Unpublished Disposition, 869 F.2d 1499 (9th Cir. 1989)

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US Court of Appeals for the Ninth Circuit - 869 F.2d 1499 (9th Cir. 1989)

UNITED STATES of America, Plaintiff-Appellee,v.SOUTH SOUND NATIONAL BANK, Third-Party Defendant--Appellee,Jack E. Mcgill, Virginia L. Mcgill, Defendants--Third-PartyPlaintiffs-- Appellants.

No. 86-4053.

United States Court of Appeals, Ninth Circuit.

Argued and Submitted Feb. 7, 1989.Decided March 1, 1989.

W.D. Wash.


Appeal from the United States District Court for the Western District of Washington Jack E. Tanner, District Judge, Presiding.

Before REINHARDT, KOZINSKI and TROTT, Circuit Judges.


Jack E. McGill and Virginia L. McGill (McGills) borrowed $80,000 from South Sound Bank (Bank); 90 percent of the loan was guaranteed by the Small Business Administration (SBA). Upon the McGills' default, SBA sued to obtain judgment on the promissory note and to foreclose the deeds of trust given by the McGills to secure the loan. The McGills raised the affirmative defense that the Bank had breached its fiduciary duty; they also claimed contract damages as third party beneficiaries of the Guaranty Agreement or the Authorization and Loan Agreement between the Bank and the SBA. The district court held that the bank did not breach any fiduciary duty and that the McGills were not third party beneficiaries of the agreements between the Bank and the SBA.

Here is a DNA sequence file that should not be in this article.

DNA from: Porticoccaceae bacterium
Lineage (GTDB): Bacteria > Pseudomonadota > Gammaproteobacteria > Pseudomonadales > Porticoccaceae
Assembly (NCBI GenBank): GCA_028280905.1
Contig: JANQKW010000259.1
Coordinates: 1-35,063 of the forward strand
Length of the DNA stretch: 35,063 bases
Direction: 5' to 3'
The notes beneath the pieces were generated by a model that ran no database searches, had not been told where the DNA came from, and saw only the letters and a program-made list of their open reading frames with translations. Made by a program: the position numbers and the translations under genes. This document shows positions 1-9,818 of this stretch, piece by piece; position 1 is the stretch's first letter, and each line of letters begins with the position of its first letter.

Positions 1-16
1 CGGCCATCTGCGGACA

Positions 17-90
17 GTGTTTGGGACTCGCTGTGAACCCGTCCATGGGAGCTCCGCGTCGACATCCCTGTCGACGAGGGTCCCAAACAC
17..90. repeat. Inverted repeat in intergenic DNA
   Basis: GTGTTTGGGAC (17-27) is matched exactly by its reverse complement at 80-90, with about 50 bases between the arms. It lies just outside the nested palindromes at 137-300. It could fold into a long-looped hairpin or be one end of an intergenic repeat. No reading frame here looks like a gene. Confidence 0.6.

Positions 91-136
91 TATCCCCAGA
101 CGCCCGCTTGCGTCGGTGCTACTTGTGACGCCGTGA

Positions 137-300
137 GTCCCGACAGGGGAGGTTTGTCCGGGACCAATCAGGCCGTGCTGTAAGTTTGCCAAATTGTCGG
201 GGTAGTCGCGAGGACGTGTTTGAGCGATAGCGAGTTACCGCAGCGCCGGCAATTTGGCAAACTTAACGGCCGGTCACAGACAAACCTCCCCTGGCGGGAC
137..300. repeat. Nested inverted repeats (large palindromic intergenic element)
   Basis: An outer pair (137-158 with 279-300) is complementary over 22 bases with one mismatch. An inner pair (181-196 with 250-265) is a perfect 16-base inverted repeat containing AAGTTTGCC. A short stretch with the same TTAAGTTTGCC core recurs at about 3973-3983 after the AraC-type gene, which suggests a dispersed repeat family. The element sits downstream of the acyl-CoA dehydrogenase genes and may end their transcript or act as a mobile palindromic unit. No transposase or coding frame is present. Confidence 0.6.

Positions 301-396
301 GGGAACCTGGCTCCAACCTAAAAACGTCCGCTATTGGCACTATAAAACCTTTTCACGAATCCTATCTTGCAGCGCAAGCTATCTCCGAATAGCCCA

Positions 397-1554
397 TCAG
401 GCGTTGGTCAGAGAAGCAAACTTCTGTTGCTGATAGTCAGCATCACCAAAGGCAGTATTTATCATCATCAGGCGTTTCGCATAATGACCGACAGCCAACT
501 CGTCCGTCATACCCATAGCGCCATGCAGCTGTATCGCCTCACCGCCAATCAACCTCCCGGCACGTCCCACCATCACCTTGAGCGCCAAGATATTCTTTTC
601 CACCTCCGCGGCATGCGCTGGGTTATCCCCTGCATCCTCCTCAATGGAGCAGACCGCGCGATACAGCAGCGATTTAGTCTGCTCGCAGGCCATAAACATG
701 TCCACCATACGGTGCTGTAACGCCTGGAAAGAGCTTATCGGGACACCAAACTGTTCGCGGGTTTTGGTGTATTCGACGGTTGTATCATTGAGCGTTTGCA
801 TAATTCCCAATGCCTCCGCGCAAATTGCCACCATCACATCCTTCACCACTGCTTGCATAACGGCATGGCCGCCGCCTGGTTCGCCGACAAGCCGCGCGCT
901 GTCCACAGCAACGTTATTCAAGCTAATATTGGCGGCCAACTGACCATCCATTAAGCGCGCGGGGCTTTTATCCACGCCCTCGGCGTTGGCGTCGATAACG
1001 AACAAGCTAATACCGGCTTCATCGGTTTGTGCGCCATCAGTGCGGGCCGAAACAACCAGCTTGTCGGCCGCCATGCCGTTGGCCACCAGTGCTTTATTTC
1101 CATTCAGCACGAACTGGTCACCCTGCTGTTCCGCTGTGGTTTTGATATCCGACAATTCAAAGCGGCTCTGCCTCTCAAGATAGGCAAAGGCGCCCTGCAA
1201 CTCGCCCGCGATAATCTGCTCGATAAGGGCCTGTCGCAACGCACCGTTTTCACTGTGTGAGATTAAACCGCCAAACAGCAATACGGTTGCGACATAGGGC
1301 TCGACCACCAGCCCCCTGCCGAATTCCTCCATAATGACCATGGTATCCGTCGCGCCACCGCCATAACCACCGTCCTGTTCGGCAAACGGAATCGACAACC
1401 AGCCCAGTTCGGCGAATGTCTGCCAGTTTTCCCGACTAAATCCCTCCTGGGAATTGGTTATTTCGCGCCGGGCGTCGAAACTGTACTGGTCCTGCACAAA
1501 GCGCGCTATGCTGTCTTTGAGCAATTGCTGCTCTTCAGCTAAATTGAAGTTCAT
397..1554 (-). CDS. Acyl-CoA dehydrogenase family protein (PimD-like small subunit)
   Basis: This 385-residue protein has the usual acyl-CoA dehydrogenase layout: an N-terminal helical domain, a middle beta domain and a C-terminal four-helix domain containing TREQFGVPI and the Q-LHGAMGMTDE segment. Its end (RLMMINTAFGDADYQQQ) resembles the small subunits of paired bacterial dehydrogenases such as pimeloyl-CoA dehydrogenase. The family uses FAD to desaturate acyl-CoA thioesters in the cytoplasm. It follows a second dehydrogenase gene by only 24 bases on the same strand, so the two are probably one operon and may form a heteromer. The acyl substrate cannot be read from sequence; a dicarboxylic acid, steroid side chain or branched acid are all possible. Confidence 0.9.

We agree with the district court. First, the record does not support appellants' claim that there was a special relationship between the McGills and the Bank that would impose a fiduciary or quasi-fiduciary duty upon the Bank. See Tokarz v. Frontier Federal Savings and Loan Ass'n, 33 Wash. App. 456, 656 P.2d 1089, 1094 (1983). Nor did the Bank breach any implied duty of good faith towards the McGills. Second, the McGills are not third-party beneficiaries of the agreements between the Bank and the SBA. See United States v. Martin, 344 F. Supp. 350, 356 (E.D. Mich. 1972). Finally, the SBA was not precluded by its own regulations from bringing this action to enforce the note and deeds of trust. In fact, 13 C.F.R. Sec. 120.5(a) (1) (iii) (1980) and 13 C.F.R. Sec. 122.10(b) (1) (iii) (1980), the regulations cited by the McGills, have no relevance to these proceedings.



This disposition is not appropriate for publication and may not be cited to or by the courts of this circuit except as provided by 9th Cir.R. 36-3